The first thing I think of when asked about a defining moment in my life is the moment I knew that I wanted to study biology. This was one of a series of events that eventually led to my becoming a Pagan Priestess. That seems like a sideways way to get to Paganism, but since I believe that the gods meet you where you are, a scientific epiphany was the best start for me.
In high school, I considered myself to be an agnostic. I’d had no religious experience that had particularly spoken to me and I’d had no experience of any kind of divine presence. In the absence of experience or evidence, there was nothing to indicate either absence or presence of the divine, so religion was a great big “I don’t know” for me. I’d pick that question up again later, but that’s where I started. I’ve always had a kind of “show me” mentality that works well in the sciences and that is where I really shone in school in spite of coming from a family of artists. To show you what a nerd I am, I actually lettered in science my senior year. I probably could have succeeded in a career in art, having my fair share of talent, but this first defining moment led me elsewhere.
We were studying respiration in biology class and the innermost workings of the mitochondria. To a lot of people, this is pretty tedious stuff. Why is it necessary to learn the minutia involved in breathing? You just breathe and that’s that. But it’s part of the curriculum and I was an advanced student, so it was interesting to me on a purely academic level. Then I had that moment when it all came together for me. I’d made all the connections and I could see part of the pattern of the tapestry of life. If I’d have believed in angels at the time, the clouds would have parted and they would have sung beautiful hymns. The proverbial lightbulb had come on.
What I saw in my mind’s eye filled me with awe generally reserved for when a god appears before you. Maybe that’s what happened and I didn’t recognize it as such at the time, but there I was in class, amazed by this thing that I’d learned. Suddenly my breath was connected with the literal chemical energy of my body that allows me to be and that was connected to the food I ate. That was connected to the metabolic processes of those organisms and those energy pathways led right to the sun. Every living thing on this planet was powered by the sun. Some things directly, some indirectly, but it was all connected, all interdependent. I suddenly saw and understood part of how life worked. My teenage mind was blown.
And as amazing as this was, there was still so much scientists didn’t know about life. I wanted to know some of that. I wanted more. At that moment, the path toward my profession was clear. I was going to be a biologist. Later, some of my atheist biologist colleagues described to me moments in nature where they felt a sense of wonder and awe that was akin to a religious experience, only without a god. Had the second moment not come to me, that would have been how I’d have described my mitochondria experience.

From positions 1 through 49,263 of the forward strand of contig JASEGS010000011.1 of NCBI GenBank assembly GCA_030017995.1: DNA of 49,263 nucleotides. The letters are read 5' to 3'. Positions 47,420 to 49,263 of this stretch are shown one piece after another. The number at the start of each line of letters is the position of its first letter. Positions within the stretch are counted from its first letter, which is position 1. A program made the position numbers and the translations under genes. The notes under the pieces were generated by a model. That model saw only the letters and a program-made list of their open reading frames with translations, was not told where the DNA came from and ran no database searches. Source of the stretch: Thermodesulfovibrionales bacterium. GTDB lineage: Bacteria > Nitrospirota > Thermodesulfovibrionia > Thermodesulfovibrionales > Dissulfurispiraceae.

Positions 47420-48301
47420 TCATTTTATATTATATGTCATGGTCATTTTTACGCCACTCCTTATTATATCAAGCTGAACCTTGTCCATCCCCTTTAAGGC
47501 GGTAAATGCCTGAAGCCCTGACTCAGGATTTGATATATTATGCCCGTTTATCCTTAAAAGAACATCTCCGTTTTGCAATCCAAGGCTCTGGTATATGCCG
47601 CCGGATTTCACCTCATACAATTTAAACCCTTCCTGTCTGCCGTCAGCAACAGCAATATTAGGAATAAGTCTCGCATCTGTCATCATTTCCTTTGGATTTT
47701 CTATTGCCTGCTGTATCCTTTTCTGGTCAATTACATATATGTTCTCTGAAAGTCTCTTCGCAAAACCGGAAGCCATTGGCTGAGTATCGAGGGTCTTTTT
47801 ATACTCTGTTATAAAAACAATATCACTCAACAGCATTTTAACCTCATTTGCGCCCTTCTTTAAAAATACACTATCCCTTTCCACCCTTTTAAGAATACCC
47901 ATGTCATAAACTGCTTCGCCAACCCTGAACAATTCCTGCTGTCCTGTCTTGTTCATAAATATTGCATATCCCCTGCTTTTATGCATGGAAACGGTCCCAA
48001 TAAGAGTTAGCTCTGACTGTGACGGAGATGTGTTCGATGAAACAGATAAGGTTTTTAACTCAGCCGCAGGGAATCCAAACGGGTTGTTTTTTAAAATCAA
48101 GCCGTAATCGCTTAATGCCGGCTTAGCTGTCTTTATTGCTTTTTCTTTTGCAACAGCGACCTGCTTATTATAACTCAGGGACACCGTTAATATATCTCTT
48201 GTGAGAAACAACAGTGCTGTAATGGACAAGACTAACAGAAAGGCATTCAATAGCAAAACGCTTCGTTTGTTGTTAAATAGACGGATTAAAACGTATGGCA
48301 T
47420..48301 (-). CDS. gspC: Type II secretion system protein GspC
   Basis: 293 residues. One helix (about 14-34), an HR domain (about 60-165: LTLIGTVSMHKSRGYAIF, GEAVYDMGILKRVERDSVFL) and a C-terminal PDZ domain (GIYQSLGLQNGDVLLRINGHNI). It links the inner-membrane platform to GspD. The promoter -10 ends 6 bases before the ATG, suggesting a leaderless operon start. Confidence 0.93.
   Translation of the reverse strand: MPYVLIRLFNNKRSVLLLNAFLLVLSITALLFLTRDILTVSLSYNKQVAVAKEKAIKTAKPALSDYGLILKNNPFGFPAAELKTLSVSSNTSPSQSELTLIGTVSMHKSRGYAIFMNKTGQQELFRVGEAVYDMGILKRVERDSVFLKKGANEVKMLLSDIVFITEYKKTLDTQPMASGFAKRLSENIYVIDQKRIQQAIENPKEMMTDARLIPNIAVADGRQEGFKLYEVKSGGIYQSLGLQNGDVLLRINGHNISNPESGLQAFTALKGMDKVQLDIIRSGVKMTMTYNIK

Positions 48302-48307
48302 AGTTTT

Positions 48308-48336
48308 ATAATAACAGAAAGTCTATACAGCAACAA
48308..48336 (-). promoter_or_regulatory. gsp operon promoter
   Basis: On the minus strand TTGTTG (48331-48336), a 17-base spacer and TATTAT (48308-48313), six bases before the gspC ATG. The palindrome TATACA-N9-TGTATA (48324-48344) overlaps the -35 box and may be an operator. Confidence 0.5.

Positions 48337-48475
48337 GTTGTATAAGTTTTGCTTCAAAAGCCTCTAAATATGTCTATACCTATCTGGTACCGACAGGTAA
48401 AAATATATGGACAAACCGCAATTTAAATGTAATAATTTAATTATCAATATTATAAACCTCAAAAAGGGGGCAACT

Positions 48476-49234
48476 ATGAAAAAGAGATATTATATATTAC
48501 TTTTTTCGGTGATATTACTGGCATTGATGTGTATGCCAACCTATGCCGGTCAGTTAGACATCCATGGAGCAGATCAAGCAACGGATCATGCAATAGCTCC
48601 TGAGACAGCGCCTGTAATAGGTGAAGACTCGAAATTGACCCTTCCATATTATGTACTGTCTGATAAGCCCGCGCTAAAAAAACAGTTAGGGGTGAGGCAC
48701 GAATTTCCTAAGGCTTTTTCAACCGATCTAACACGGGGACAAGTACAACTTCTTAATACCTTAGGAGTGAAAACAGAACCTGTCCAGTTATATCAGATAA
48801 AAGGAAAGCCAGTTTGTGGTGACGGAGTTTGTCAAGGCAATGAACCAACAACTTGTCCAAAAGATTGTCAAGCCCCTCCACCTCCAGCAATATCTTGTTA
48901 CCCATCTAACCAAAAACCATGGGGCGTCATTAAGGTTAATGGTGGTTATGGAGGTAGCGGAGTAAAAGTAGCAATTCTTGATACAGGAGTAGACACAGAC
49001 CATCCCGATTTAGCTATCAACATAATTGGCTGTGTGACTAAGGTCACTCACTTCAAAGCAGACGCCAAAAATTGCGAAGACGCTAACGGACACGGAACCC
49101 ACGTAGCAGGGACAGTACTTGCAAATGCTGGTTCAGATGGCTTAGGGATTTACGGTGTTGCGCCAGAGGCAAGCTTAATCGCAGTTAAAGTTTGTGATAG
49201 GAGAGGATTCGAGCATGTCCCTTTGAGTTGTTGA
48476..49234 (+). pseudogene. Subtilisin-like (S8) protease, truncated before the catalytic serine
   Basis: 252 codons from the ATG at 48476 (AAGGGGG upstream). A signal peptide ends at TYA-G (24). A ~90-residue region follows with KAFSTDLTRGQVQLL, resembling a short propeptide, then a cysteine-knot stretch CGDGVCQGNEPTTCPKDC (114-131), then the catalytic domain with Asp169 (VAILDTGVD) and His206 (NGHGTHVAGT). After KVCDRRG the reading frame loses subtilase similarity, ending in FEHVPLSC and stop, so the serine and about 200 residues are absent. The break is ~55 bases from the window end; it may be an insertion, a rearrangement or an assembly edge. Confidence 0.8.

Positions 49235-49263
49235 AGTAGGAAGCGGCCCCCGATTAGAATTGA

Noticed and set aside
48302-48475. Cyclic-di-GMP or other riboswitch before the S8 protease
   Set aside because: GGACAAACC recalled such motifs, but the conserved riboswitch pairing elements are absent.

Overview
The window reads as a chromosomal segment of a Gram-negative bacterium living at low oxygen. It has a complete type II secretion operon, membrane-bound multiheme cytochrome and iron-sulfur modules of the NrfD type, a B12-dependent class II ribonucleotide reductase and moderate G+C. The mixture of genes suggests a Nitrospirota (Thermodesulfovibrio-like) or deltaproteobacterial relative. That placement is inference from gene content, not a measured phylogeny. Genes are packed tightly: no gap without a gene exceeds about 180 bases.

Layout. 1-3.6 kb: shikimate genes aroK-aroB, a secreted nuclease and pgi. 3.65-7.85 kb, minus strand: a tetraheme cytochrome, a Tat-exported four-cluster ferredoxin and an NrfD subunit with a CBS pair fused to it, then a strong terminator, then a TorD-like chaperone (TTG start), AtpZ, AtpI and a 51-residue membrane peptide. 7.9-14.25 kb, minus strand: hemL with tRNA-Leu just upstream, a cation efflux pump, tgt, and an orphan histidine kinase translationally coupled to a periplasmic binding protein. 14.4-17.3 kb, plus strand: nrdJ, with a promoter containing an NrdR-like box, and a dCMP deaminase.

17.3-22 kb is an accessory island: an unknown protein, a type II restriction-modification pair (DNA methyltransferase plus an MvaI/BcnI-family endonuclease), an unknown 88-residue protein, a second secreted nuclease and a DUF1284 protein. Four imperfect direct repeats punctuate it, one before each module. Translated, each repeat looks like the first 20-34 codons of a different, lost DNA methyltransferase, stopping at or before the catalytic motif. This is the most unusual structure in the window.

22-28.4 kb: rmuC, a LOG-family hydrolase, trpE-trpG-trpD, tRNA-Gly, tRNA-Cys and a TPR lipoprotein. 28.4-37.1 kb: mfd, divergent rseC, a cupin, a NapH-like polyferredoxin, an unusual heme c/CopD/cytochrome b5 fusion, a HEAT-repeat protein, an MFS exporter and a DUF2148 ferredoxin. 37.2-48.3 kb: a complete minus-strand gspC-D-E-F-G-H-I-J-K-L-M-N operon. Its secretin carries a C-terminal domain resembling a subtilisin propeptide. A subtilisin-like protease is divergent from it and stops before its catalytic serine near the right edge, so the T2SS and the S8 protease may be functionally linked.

I always have a little trouble talking about this one because it’s one of those times where talking about religion makes you sound like a complete “lock her away in a padded room” lunatic. That it sounds crazy is my dumb story I’ve made up in my brain and it really doesn’t matter how the story sounds. It’s my story and here it is.
Early in my undergraduate studies, I’d come to Paganism because the idea that natural cycles are a thing to be celebrated appealed to my biologist self. This was the religious manifestation of the earlier scientific understanding. The balance of a male and female deity came together like the two halves of a strand of DNA for me and though my conception of both gender and the divine are more nuanced now, this all made sense to my n00b scientist and n00b Pagan self. Understanding more about both the gods (as much as any mortal might) and nature only strengthened this religio-scientific worldview. Even now, I can see the world through both lenses simultaneously and without conflict.
Apollo came to me. Up to that point, Greek mythology hadn’t been something I was particularly interested in. I’m a biologist, not a classical studies major, and almost everyone around me was focused on the Celtic/Sumerian deities associated with traditional Wicca. He was not on my radar. I, however, was apparently on his. He appeared about like you’d expect; young, blonde, tan, beardless, and wearing a chiton. He also had a golden sword. I’d vaguely remembered he was an archer but had never heard of him bearing a sword of any sort, let alone a golden one. He had marked his name on my hand and told me something to the effect that I had been his since the beginning. It was a statement of fact. Throughout my lives, I’d served him in some form or fashion and there was a kind of knowing that was irrefutable. It’s not that I became his in that moment, but rather that I realized I’d always been. The joy I’d felt learning about mitochondria wasn’t there, but nor was there an absence of joy. There was a curiosity, a sense of wonder, and a bit of doubt. It was like clocking in at a job you only just found out you had. Later, I learned that Apollo of the Golden Sword was one of his epithets and again, my mind was blown. There was my “proof.” He was who he said he was and what I’d experienced was a real thing. My inner skeptic just shrugged and gave up.
My religion still incorporates those early values, honoring the cycles of nature and the balance of life, but the appearance of my god in an almost tangible way opened up a path I had not expected at all. This was a defining moment for me and led me to the Theoi and to seek enlightenment. The journey since then has been simply amazing. I have learned more about the divine within and without than I can properly relate here and while I pursue my profession as a biologist, being a priestess of Apollo continues to be my occupation.